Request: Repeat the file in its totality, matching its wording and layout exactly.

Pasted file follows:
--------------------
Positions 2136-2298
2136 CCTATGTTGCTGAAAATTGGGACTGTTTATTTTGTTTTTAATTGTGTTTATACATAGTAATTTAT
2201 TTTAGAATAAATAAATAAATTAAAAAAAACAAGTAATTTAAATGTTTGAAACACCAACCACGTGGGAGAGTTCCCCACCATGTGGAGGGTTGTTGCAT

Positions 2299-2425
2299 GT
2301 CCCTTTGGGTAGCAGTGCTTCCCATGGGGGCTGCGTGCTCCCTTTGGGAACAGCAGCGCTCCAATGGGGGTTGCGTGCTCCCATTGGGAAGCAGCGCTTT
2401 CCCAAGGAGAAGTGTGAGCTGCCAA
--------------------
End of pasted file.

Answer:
Positions 2136-2298
2136 CCTATGTTGCTGAAAATTGGGACTGTTTATTTTGTTTTTAATTGTGTTTATACATAGTAATTTAT
2201 TTTAGAATAAATAAATAAATTAAAAAAAACAAGTAATTTAAATGTTTGAAACACCAACCACGTGGGAGAGTTCCCCACCATGTGGAGGGTTGTTGCAT

Positions 2299-2425
2299 GT
2301 CCCTTTGGGTAGCAGTGCTTCCCATGGGGGCTGCGTGCTCCCTTTGGGAACAGCAGCGCTCCAATGGGGGTTGCGTGCTCCCATTGGGAAGCAGCGCTTT
2401 CCCAAGGAGAAGTGTGAGCTGCCAA